I look forward to continuing my work researching how to help people be the selves they wish they were in diverse, interdisciplinary teams.


  1. Michael C Stewart, Steven R Harrison, and D Scott McCrickard. 2012. How Private is Private ?: Effects of Degree of Information Sharing on Group Ideation.
  2. Michael Stewart, Aakash Gautam, Sarang Joshi, and Deborah Tatar. 2017. Facilitating Class Discussions Through Anonymous Thought Swapping. The 12th International Conference on Computer Supported Collaborative Learning.
  3. Michael Stewart, Deborah Tatar, and Steve R Harrison. 2016. Sharing, Communication, and Music Listening: A Diary Study of Technology Use by Pre-teens and Adolescents. Proccedings of the 2016 International Conference on Collaboration Technologies and Systems (CTS 2016), IEEE.
  4. Deborah Tatar. 2014. Reflecting out better nature. Interactions, 46–49.
  5. Deborah Tatar, Steve Harrison, Michael Stewart, Chris Frisina, and Peter Musaeus. 2016. (under review) Proto-computational Thinking: the Uncomfortable Underpinnings. In Computational Thinking: Research and Practice, Peter Rich and Charles Hodges (eds.). Springer.



Colisten-60@x3My dissertation work explores people’s feelings of “togetherness” through offering them a novel kind of mediated experience.  Many technologies today are “social”, but many of them can leave us feeling lonely.  Colisten enabled people to listen to the same music at the same time as their “framily”, close friends and family, even when they are far away.  Experiencing music at the same time as another person can provide some of the feelings and experiences of having spent time with them.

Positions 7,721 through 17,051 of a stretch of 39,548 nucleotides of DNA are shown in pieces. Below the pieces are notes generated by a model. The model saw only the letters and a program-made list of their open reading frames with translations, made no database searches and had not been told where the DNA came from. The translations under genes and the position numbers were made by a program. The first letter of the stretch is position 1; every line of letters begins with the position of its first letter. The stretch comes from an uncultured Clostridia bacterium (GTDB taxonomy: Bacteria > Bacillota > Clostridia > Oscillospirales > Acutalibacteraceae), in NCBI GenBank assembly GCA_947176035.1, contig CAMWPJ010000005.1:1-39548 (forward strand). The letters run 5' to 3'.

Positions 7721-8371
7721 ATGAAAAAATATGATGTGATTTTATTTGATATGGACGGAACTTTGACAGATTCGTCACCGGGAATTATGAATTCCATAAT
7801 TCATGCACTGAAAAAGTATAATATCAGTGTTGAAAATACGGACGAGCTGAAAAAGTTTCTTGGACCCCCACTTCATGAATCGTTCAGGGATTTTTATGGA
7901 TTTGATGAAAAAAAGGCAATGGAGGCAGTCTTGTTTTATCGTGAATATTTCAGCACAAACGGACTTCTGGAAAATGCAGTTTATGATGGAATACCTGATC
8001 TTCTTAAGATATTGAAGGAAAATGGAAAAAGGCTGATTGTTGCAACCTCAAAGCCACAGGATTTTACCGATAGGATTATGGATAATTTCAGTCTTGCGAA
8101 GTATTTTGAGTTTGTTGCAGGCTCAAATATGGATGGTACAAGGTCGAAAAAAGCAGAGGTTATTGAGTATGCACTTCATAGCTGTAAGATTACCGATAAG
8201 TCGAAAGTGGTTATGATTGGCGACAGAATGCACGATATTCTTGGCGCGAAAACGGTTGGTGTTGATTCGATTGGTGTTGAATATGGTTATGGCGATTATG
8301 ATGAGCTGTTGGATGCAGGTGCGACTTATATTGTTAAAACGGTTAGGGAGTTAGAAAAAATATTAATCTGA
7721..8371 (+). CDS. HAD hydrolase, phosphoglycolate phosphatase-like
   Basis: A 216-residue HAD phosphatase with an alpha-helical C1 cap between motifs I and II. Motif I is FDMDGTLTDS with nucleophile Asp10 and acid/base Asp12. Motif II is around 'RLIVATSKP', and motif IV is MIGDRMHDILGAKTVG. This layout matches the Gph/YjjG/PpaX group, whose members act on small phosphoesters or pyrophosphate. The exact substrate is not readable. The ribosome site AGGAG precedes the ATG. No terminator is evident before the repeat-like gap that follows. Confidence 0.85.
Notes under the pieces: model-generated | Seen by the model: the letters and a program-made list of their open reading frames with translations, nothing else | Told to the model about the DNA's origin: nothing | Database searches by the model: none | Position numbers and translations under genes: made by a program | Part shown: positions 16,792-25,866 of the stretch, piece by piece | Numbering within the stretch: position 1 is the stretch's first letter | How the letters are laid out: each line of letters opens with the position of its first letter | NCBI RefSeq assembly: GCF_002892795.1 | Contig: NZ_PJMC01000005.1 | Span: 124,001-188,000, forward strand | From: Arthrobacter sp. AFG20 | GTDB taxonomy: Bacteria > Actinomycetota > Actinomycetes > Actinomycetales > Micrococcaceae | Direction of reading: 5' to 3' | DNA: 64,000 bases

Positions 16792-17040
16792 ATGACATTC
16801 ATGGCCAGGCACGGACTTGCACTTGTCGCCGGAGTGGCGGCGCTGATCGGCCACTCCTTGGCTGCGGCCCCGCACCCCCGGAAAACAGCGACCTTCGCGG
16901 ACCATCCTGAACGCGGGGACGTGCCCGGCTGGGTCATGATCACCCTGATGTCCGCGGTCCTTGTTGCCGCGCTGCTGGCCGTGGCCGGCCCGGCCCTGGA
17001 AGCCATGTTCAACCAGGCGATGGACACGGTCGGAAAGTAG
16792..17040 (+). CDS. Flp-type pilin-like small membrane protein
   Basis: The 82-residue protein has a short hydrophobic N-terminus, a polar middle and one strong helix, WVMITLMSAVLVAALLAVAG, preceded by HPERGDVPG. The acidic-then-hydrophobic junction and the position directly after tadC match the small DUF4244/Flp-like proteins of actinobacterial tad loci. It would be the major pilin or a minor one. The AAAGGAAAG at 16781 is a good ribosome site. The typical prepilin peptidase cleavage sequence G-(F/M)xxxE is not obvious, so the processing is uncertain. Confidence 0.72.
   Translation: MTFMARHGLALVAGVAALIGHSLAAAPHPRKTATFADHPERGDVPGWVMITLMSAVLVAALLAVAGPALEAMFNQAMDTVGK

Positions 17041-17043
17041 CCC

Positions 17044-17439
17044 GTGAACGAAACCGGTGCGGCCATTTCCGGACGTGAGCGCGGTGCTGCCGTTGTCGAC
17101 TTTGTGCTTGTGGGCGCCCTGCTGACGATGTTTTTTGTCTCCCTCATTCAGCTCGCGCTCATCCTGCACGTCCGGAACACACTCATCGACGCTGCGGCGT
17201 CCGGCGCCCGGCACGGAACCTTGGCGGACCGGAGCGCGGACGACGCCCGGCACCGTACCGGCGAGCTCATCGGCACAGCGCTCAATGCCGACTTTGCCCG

see also:

  • Michael Stewart, Deborah Tatar, and Steve Harrison. Sharing, communication, and music listening: A diary study of technology use by pre-teens and adolescents. In Collaboration Technologies and Systems (CTS), 2016 International Conference on, November 2016.

Master’s Thesis

Design Game
Screenshot 2016-10-01 14.05.38In my Master’s Thesis, I studied the effects of privacy, in the form of transparency, on group interaction in a CSCW scenario. For this work I reviewed prior work, designed the study, recruited project staff, trained the project staff to assist in data collection, collected data (system logs, researcher observations, video), analyzed the data (including video transcription and coding), and wrote the thesis.
see also:

Other Projects

InclusiveVT Explorer
Screenshot 2016-10-06 22.55.10As part of Virginia Tech’s ongoing efforts in Inclusion and Diversity on campus, I built the InclusiveVT Explorer to help browse the many programs aimed at issues related to inclusion and diversity on campus. I worked in collaboration with many people to develop the explorer, including members of the VT Graduate School Staff and InclusiveVT.